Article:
She gave a full-throated defense of the “zero tolerance” policy for illegal border crossings in early 2018 that resulted in the family separations, though some affected migrants crossed legally. Yet she has continued to insist there was no official policy for separating families.
“I’m not a liar,” she said in a tense congressional hearing in December. “We’ve never had a policy for family separation.”
Federal courts later blocked the separations, and Trump formally ended the practice with an executive order. Since then, Homeland Security and other U.S. officials have struggled to reunite separated children with their relatives by court-ordered deadlines, while some parents were deported without their children.
In January, inspectors for the agency that oversees the care of children in federal custody reported that the Trump administration probably separated thousands more children than previously thought, starting well before the “zero tolerance” policy was officially announced in spring of 2018.
Late Friday, the administration said in court filings it could take up to two years to locate and identify potentially thousands more children separated from family at the border.
Nielsen also took heavy criticism after a 7-year-old girl and then an 8-year-old boy, both from Guatemala, died while in Border Patrol custody within three weeks in December.
After the second child died on Christmas Eve, Nielsen decried the tragedy in a lengthy statement, saying that “the death of a child in government custody is deeply concerning and heartbreaking” and announcing efforts to provide better medical care along the border.
But she blamed the children’s parents, Congress, federal judges and others, rather than accept responsibility, though Customs and Border Protection operations and the Border Patrol are under Homeland Security.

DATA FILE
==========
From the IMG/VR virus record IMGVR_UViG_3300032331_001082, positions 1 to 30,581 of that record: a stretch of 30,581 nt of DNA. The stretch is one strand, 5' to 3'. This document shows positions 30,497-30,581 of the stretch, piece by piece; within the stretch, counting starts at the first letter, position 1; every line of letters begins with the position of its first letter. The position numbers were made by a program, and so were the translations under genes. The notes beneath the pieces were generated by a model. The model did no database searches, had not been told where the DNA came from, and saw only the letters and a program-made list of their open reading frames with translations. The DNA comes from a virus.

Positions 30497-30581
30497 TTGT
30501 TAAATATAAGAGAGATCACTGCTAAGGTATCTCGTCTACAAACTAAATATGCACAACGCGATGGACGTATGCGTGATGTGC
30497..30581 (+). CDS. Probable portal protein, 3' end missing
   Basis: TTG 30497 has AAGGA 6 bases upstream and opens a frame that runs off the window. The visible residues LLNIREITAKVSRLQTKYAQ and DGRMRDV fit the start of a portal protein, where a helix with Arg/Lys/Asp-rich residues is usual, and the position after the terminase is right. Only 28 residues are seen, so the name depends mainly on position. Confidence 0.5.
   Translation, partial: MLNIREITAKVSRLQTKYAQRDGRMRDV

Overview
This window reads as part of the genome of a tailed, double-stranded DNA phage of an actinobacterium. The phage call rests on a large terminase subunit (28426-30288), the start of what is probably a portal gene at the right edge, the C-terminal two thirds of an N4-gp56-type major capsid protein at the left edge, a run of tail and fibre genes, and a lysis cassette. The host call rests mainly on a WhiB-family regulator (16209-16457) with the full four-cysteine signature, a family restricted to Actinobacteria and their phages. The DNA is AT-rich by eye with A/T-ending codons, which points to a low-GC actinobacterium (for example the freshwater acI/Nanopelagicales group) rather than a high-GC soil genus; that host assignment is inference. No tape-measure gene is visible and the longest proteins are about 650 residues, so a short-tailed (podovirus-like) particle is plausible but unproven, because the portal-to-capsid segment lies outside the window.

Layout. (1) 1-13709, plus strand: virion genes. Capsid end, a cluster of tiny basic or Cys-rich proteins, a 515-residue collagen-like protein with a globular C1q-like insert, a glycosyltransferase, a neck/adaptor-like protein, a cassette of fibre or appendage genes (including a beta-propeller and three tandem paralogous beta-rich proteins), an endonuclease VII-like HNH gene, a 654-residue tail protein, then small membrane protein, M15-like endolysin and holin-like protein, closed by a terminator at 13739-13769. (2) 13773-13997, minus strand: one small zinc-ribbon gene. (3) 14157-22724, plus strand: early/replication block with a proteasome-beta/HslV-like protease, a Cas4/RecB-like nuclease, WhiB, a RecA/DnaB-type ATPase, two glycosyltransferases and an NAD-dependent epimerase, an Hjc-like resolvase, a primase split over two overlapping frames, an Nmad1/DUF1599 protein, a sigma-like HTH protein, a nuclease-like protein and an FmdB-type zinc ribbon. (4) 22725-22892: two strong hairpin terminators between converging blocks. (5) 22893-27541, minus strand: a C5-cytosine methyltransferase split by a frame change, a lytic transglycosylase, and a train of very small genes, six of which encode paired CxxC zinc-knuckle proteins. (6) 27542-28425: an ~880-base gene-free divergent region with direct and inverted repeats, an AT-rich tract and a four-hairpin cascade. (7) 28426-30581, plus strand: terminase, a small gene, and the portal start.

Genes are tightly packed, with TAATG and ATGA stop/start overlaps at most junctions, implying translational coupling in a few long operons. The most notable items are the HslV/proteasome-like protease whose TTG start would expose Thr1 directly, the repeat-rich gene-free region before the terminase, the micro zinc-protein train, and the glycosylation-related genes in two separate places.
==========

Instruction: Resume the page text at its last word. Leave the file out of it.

Nielsen struggled to balance Trump’s mercurial, sometimes unrealistic demands on immigration and her responsibilities as head of one of the largest departments in the federal government.
She always publicly defended Trump’s immigration crackdown, but the president at times made no secret of his displeasure after she took office in December 2017.
Trump was known to belittle Nielsen and berate her in Cabinet meetings, blaming his Homeland Security secretary for what he viewed as a failure to stop border crossings and nearly leading her to resign or him to fire her several times.
A month later, in October 2017, Trump nominated Nielsen to head Homeland Security. The Senate confirmed her by a vote of 62 to 37.
As head of Homeland Security, Nielsen has been adamant that there is a “humanitarian and security crisis” at the border, though illegal immigration is well below the levels seen from the 1980s to mid-2000s. Apprehensions, the most common measure of illegal immigration, fell dramatically in Trump’s first year in office, but he has been frustrated by a sharp increase since then in minors and families from Central America seeking asylum in the United States.
Although a number of Trump’s immigration policies have been blocked by the courts, the most sweeping change, implemented under Nielsen, remains in effect: forcing asylum seekers to wait in Mexico while their cases are adjudicated in the United States.
Beyond immigration and border security, Nielsen, like Kelly, publicly backed a number of Trump’s more controversial pronouncements, such as his claim that “both sides were to blame” after deadly violence broke out between white supremacists and counter-protesters in Charlottesville, Va.
“It’s not that one side is right, one side is wrong. Anybody that is advocating violence, we need to work to mitigate,” she said at the Aspen Security Forum in July 2018.
Nielsen was widely mocked for her testimony to a Senate committee on Jan. 16, 2018, that focused, in part, on whether Trump had described Africa and Haiti in crude, disparaging terms.
After Sen. Patrick J. Leahy (D-Vt.) asked her if Norway was a predominantly white country. Nielsen responded, “I actually do not know that, sir.”
“But I imagine that is the case,” she added.
Staff writer Eli Stokols in Washington contributed to this report.